Massacre as Shiite gunmen savage Sunni district in Baghdad

news3_11.jpgBAGHDAD (AP) — Masked Shiite gunmen rampaged through a tense neighbourhood of west Baghdad on Sunday, dragging Sunnis from their cars, picking them out on the street and killing at least 41 in a dramatic escalation of sectarian violence.

Hours later, two car bombs exploded near a Shiite mosque in north Baghdad, killing 17 people and wounding 38 in what appeared to be a reprisal attack, police said.

Shiite gunmen blocked roads into Shiite neighbourhoods to guard against revenge attacks, residents said, as scattered clashes occurred elsewhere in the tense Iraqi capital.

Sunni leaders expressed outrage over the killings, and President Jalal Talabani, a Kurd, appealed for calm, warning that the nation stood “in front of a dangerous precipice”.  The trouble started about 10:00am when several carloads of gunmen drove into the Jihad area along the main road to Baghdad International Airport, police and witnesses said.

The gunmen stopped cars, checked passengers’ identification cards and shot dead those with Sunni names.

Masked gunmen wearing black clothing roamed through the streets, abducting Sunnis whose bodies were found later scattered throughout the religiously mixed neighbourhood, an interior ministry official said.

He spoke on condition of anonymity because he is not authorised to talk to media.

US and Iraqi forces sealed off the area, and residents said American troops using loudspeakers announced a two-day curfew.

Black smoke from burning tyres wafted through the streets.

Police Lt. Maitham Abdul-Razzaq said 41 bodies had been collected and taken to hospitals. Some Sunni clerics put the death toll at more than 50 in Jihad, a once a prosperous neighbourhood of handsome villas owned by officials of Saddam Hussein’s security services.

Residents contacted by telephone told of gunmen systematically rounding up and massacring Sunni men.

A Shiite shopkeeper said he saw heavily armed men pull four people out of a car, blindfold them and force them to stand to the side while they grabbed five others out of a minivan.

“After ten minutes, the gunmen took the nine people to a place few metres away from the market and opened fire on them,” Saad Jawad Azzawi said.

Wissam Mohammad Ani, a Sunni, said three gunmen stopped him as he was talking towards a bus stop and demanded his identification. They let him go after he produced a fake ID with a Shiite name, but they seized two young men standing nearby.

Police and Shiite leaders speculated that the rampage was carried out in apparent retaliation for the Saturday night car bombing of a Shiite mosque that killed two and wounded nine.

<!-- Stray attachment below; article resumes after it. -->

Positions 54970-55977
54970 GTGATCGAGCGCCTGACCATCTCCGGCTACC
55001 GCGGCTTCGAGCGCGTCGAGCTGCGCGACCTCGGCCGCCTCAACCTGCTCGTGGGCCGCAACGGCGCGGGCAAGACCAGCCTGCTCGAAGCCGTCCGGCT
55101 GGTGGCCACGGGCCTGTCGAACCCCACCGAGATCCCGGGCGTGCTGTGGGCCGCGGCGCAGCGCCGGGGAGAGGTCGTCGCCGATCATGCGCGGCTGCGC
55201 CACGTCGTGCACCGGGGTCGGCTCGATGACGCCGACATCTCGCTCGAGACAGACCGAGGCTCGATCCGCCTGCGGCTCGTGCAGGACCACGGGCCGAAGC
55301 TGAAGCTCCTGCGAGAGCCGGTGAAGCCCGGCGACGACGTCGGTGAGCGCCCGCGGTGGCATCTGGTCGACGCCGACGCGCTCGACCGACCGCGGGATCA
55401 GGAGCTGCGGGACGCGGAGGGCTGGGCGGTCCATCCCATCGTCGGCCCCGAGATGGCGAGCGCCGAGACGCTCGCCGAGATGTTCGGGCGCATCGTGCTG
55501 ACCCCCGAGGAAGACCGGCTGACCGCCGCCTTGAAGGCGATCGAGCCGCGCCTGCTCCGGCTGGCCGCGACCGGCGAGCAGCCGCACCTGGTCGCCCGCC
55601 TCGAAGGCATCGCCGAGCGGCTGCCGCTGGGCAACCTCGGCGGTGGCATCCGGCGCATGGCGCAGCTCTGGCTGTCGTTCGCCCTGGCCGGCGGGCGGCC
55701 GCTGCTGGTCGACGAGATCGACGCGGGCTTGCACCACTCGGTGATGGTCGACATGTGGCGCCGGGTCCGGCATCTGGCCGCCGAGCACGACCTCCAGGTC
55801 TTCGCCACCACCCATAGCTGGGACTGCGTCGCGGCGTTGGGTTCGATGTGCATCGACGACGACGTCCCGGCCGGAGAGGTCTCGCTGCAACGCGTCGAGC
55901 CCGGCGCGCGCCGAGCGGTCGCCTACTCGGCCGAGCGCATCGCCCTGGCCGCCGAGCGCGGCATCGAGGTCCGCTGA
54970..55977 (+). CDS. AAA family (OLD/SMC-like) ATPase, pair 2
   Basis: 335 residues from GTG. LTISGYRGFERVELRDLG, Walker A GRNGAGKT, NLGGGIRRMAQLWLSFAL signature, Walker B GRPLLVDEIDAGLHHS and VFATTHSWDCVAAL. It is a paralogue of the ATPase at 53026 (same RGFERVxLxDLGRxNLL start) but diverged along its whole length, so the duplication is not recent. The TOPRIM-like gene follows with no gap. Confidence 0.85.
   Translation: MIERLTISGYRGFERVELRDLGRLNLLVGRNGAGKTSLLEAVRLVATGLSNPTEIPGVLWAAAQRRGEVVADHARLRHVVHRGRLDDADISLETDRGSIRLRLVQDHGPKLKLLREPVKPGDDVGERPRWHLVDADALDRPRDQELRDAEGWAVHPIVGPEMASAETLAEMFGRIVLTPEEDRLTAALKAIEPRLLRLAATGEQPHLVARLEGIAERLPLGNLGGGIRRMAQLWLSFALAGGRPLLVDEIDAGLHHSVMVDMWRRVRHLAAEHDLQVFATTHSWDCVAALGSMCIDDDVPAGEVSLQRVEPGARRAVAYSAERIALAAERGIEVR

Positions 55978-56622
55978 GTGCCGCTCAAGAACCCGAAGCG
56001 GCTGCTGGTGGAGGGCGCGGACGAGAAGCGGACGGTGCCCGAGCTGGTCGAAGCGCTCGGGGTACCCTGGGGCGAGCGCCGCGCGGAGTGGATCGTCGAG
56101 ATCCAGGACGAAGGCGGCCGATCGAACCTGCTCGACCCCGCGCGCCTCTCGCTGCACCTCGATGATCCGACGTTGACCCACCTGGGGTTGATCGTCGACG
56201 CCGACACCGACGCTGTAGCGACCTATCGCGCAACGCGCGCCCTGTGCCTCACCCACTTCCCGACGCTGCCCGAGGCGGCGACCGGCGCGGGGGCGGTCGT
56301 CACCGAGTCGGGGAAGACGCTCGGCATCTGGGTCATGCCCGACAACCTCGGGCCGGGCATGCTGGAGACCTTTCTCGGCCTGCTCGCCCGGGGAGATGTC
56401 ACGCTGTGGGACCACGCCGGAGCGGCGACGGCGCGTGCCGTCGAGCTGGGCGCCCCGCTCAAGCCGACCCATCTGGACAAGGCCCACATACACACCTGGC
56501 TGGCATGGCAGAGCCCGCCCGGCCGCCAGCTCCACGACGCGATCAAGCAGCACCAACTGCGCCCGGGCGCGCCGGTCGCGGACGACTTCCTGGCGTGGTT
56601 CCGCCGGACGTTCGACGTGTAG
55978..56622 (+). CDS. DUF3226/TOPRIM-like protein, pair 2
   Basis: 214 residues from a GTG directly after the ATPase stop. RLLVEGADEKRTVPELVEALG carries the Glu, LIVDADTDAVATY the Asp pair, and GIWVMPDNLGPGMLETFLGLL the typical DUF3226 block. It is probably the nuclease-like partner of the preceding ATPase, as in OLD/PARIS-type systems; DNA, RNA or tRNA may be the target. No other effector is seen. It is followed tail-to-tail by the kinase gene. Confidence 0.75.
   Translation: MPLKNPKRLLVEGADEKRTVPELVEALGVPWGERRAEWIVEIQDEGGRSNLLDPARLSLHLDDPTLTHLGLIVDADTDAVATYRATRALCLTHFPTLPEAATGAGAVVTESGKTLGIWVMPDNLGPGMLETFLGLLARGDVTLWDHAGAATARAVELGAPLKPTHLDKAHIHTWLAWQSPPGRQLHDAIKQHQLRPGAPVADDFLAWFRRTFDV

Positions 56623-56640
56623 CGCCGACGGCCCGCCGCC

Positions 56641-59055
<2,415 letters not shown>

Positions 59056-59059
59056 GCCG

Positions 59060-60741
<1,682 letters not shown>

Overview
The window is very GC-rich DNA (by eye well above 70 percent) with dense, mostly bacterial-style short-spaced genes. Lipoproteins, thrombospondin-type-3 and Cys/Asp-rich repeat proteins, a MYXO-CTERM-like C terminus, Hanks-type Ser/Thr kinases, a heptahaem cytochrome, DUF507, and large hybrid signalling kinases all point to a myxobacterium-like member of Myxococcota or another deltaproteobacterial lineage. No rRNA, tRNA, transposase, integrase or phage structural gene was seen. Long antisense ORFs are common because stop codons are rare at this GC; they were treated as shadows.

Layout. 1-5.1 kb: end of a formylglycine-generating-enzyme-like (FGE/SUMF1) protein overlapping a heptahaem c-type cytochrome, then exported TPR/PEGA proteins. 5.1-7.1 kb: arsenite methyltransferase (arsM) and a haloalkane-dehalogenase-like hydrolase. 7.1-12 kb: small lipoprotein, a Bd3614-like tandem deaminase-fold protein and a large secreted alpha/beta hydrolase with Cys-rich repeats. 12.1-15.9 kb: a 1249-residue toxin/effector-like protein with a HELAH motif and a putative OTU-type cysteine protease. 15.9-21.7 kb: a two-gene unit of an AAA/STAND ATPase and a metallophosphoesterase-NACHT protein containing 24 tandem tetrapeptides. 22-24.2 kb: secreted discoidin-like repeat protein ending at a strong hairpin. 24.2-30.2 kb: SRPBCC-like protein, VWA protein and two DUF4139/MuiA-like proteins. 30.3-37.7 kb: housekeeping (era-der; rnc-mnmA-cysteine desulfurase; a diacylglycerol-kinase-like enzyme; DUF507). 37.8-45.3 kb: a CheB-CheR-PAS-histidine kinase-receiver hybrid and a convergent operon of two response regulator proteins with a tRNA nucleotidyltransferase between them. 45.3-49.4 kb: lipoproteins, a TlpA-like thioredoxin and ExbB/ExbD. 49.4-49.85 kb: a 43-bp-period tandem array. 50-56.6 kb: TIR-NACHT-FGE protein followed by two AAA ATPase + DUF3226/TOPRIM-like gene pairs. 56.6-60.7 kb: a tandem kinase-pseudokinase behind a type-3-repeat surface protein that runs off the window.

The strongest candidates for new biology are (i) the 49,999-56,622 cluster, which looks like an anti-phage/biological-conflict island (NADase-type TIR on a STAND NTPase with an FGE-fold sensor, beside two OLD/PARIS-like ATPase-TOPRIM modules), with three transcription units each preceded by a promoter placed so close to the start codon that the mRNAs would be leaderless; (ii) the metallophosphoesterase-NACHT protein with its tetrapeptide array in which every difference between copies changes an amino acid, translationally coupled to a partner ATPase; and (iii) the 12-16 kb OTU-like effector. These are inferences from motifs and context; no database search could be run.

Clashes also broke out between gunmen and Iraqi police in at least three neighbourhoods across the capital, police and residents said. Three Shiite militiamen were killed in fighting with security forces in one of them, police said.

The spokesman for a Sunni clerical association, Mohammed Beshar Faydhi, blamad the Jihad attack on the Mahdi Army militia, led by radical Shiite cleric Moqtada Sadr.

Faydhi told Jazeera television that he had documents to prove his allegation.

But Sadr denied his militia was responsible and called on both Shiites and Sunnis to “join hands for the sake of Iraq’s independence and stability.” He assured Vice President Tariq Hashimi, leader of the largest Sunni Arab party, that he would punish any of his militiamen if they were involved.

Late Sunday, black-clad Mahdi militiamen were seen manning checkpoints on the streets of most of the capital’s major Shiite neighbourhoods.

Prime Minister Nuri Maliki, a Shiite, has promised to disband the militias, blamed for much of the sectarian violence. On Friday, Iraqi troops backed by US jets raided a Shiite militia stronghold in Sadr City, killing and wounding dozens of people.

But militias have flourished in large part because of the inability of the police, the Iraqi army and coalition forces to guarantee security. Many Shiites believe the militias are their only protection against Sunni extremists such as Al Qaeda in Iraq, responsible for many car bombings and suicide attacks against Shiite civilians.

The violence is likely to complicate US and Iraqi efforts to encourage disaffected Sunnis to abandon the Sunni-dominated insurgency and join in political life so that US troops can begin to go home.

Deputy Prime Minister Salam Zubaie, a Sunni, described the Jihad attack as “a real and ugly massacre,” and blamed Iraqi security forces, widely believed to have been infiltrated by Shiite militias.

“There are officers who instead of being in charge should be questioned and referred to judicial authorities,” Zubaie told Jazeera TV.

“Jihad is witnessing a catastrophic crime.” The prime minister’s office quickly distanced itself from Zubaie’s comments, saying in a statement that they “do not represent the government’s point of view”. Sunni politician Alaa Maki also blamed Shiite extremists, claiming they were out to wipe out the Sunni minority.

“We demand the presidency, the prime minister and the parliament stand against this agenda,” Maki said. “The situation is very serious. If it deteriorates, all of us will be losers.” Also Sunday, an American soldier died in a “non-combat related incident,” the US command said without giving further details.

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